Since Webb is taking over as the (EPL) English Premier League’s chief refereeing officer, errors are becoming much less frequent. Howard Webb will appoint a new group of coaches and VAR experts to aid in raising standards even further.
According to statistics compiled by the five-man Independent Key Match Incidents Panel (made up of three former players and one representative appointed by the Premier League and PGMOL, the body that controls refereeing in England), the total number of VAR-related errors decreased from 18 in the first half of the season to 12.
Incorrect interventions, which occur when the VAR incorrectly informs the referee that he has made a mistake, have decreased by one-third, to one every 37.5 games from one every 24.3 games.
The number of missed interventions (when the VAR should have intervened but did not) has nearly halved from 12 to 7, with one occurring every 21.4 games as opposed to one every 12.2 games.
According to the panel,
83 successful interventions are made so far in the 2022–2023 season.
The number of incorrect interventions decreased by 33.3% since the World Cup. It is now from 6 to 4, in more games.
Missed interventions have decreased from 12 to 7.
The panel evaluates all key match incidents on a weekly basis, but statistics only tell part of the story. A perceived lack of decision-making frequently frustrates players, coaches, and fans.
EPL will appoint a new VAR and management team
Webb believes that good officiating begins on the field and strives to reduce the number of errors with subjective decisions as much as possible. Webb, on the other hand, will have to strike a balance between admitting mistakes and managing expectations.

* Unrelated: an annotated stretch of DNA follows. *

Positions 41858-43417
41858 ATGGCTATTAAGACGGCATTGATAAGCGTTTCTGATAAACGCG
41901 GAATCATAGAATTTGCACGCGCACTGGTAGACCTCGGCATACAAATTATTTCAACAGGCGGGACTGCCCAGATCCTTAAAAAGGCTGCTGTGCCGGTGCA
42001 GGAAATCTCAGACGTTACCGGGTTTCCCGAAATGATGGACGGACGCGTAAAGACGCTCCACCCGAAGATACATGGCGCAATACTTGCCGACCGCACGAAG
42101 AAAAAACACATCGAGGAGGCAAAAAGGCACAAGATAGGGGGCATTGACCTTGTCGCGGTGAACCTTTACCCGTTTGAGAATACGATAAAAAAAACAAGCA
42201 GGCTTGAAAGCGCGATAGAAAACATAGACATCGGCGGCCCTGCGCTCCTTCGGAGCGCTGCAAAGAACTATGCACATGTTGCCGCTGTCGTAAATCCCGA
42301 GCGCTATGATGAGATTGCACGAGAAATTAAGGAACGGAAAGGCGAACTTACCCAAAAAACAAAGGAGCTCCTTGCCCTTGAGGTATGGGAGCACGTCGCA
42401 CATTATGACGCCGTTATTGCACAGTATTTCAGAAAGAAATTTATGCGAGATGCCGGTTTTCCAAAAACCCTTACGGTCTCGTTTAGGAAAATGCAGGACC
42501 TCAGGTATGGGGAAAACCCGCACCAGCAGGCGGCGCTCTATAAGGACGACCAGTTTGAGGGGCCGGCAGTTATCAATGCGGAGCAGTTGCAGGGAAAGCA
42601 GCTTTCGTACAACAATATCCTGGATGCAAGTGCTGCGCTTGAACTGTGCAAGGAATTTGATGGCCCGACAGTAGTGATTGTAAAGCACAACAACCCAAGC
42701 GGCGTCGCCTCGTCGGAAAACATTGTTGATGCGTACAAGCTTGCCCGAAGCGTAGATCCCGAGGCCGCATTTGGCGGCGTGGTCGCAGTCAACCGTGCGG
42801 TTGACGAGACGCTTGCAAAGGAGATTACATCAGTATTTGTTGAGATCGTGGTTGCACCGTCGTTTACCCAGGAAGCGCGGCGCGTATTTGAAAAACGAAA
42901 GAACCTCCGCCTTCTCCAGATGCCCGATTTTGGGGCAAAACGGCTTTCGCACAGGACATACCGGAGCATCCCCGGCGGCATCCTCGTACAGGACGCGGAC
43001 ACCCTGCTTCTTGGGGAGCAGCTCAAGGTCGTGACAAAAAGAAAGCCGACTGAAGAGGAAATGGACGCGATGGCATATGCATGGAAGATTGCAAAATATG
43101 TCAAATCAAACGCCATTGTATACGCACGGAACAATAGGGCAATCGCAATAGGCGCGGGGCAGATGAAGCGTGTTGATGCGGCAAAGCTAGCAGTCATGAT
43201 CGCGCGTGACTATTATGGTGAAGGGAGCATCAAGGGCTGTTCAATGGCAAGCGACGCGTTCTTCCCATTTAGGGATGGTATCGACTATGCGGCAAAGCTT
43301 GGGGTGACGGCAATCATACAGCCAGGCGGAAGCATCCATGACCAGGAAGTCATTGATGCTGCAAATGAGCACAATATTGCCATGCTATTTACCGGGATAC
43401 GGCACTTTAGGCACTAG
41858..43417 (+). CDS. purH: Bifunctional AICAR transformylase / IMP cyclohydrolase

Brighton & Hove Albion felt five VAR decisions went against them in their 2-1 loss to Tottenham Hotspur earlier this month; ESPN sources say the panel concluded only one was incorrect in the VAR hub.
During the game, Pierre-Emile Hojbjerg tripped Karou Mitoma. But Michael Salisbury, the VAR, did not give Mitoma a penalty kick. Webb acknowledged this following the EPL clash.
However, the impartial panel found that there was insufficient proof for the VAR to uphold Mitoma’s goal after it was overturned for handball and that Clement Lenglet’s shirt pulling of Lewis Dunk did not merit a penalty. However, Stuart Attwell, the referee, ought to have given both a victory.
The panel agreed with the VAR intervention to rule out Alexis MacAllister’s goal for handball, but agreed that Lenglet committed no handball offense in the first half.
Similar to this, the scope of work that neither the referee nor the VAR’s onside decision involving Marcus Rashford in the Manchester derby, which led to Bruno Fernandes‘ goal, was legally incorrect. However, it did note that offside would have been a better call on the field.